Another collection Jane can be proud of is her own chapbook, Old Mules and Plowed Ground: A Poetic Memoir, recently featured at the site Poetic Bloomings. Her poem above is now part of that memoir. 

I could tell you that, as the title suggests, this chapbook consists of very earthy poetry, real and satisfying. I could mention its range and variety. But best you go and have a read yourself.

The beautiful memorial above is my favourite of them all — but it was hard to choose! This piece is also quoted in an interview with Jane at Poetic Bloomings. (And incidentally, if you're not yet familiar with that excellent site for poets, perhaps you should take a good look around it.)

If you Google 'Jane Shlensky poems', you'll find more of her work, all well worth reading. For instance she is a consistent contributor to Poetic Asides; frequently short-listed and several times a winner of the poetry awards offered there. She's very good at prose poems, too.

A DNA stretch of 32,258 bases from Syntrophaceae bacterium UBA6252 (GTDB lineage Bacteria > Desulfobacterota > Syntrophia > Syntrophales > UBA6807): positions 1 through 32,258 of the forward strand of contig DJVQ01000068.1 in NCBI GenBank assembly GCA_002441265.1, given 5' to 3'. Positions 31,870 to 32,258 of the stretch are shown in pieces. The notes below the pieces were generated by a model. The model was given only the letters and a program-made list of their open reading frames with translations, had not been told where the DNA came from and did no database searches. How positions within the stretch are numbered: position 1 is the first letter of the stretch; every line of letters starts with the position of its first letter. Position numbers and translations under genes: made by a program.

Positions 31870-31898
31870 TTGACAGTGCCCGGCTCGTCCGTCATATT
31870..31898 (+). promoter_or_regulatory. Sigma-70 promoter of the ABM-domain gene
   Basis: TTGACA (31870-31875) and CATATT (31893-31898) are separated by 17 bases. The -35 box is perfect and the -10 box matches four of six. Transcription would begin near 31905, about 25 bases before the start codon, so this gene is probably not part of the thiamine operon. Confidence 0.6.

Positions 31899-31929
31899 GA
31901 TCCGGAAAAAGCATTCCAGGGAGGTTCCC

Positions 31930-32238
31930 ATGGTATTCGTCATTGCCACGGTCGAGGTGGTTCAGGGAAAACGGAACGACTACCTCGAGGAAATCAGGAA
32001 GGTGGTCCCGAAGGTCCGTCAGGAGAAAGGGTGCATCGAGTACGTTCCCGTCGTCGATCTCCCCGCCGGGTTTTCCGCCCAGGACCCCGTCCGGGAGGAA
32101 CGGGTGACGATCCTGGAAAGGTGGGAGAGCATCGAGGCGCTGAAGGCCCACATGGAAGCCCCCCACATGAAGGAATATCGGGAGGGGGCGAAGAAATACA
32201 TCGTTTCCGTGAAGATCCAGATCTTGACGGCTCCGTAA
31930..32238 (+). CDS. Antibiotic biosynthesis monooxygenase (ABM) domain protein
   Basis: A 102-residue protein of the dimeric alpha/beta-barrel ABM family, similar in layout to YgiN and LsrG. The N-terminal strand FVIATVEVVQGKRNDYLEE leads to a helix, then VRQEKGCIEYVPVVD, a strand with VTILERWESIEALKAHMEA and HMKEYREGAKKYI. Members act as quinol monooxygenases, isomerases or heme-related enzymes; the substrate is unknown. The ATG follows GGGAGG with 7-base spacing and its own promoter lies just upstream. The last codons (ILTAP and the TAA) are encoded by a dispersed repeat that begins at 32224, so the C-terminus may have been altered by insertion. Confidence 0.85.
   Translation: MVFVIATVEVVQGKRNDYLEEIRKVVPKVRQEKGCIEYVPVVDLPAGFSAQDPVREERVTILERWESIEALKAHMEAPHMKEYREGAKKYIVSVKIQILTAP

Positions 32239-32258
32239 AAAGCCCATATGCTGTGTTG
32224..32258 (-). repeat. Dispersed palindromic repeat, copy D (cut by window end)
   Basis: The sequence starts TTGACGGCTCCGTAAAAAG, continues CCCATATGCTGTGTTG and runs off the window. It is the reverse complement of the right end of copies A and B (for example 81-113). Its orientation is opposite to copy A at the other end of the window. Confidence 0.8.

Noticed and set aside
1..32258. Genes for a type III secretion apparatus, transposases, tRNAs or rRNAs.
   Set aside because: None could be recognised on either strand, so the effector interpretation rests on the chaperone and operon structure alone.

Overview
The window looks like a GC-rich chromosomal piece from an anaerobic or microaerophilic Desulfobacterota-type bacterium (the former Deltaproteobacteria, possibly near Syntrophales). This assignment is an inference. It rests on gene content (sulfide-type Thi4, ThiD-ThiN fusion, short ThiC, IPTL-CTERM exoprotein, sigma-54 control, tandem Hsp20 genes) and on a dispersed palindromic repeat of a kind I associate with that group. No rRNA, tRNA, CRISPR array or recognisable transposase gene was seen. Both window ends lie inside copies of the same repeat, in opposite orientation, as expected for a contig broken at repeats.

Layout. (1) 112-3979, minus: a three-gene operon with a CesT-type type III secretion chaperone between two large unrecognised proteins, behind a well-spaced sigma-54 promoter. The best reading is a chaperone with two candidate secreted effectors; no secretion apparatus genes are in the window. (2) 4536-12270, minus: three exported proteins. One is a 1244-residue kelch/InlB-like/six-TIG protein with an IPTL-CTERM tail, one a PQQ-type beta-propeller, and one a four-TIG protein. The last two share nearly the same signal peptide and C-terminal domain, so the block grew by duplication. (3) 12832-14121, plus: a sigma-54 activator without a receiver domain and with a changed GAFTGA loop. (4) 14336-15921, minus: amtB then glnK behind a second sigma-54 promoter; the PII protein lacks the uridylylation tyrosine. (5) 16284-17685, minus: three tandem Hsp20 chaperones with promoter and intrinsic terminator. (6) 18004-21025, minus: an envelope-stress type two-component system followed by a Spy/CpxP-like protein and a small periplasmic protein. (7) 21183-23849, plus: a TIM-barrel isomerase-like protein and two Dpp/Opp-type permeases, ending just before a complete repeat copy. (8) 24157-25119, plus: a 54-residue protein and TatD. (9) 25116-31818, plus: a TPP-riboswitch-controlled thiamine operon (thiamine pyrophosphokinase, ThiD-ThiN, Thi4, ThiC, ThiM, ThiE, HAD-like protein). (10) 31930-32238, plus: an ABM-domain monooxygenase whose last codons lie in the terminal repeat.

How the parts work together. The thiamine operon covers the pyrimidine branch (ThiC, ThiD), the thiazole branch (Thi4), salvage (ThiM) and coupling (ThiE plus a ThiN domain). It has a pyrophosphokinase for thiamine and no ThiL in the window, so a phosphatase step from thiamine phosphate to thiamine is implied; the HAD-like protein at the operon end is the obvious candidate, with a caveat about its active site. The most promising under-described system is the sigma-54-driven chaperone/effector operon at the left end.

I look forward to more from this exciting poet.



Poems and photos used in ‘I Wish I’d Written This’ remain the property of the copyright holders (usually their authors).

Wednesday, July 24, 2013

Verse First ~ Close to The Source

Verse First ~  Close to The Source


Welcome to Verse First, where simple notions prompt amazing poems. 
Today's notion?

CLOSE TO THE SOURCE

Good writing takes the reader on location. Good writing doesn't "talk about," but emanates the warmth, light and life of the topic at hand.

Consider these two lines:
     "Her bloodstone stilettos click-clicked across the cold marble floor."
     "She wore red shoes."

Get the idea? A good poem feels vivid and visceral and close to the source.

Today, become the experience. Write from the source. With detailed yet precise language, make us feel your meaning. Use necessary language and not a word more. In order to improve your skills, consider inviting fellow participants to suggest cuts and edits to create intense, condensed meaning. If this interests you, leave a note below your piece.

After posting your poem on your website, use Mr. Linky to share it here. Leave a comment below if you like, and please support others by visiting and commenting on their work.

I look forward to experiencing your work. ~ Kim



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Monday, July 22, 2013

Blog of the Week ~ Pics and Poems

Kids, I'm sure you have encountered this well-known poet, on your travels around the blogosphere. Poets United member Dave King, gentleman poet extraordinaire, posts with style and wit at  Pics and Poems.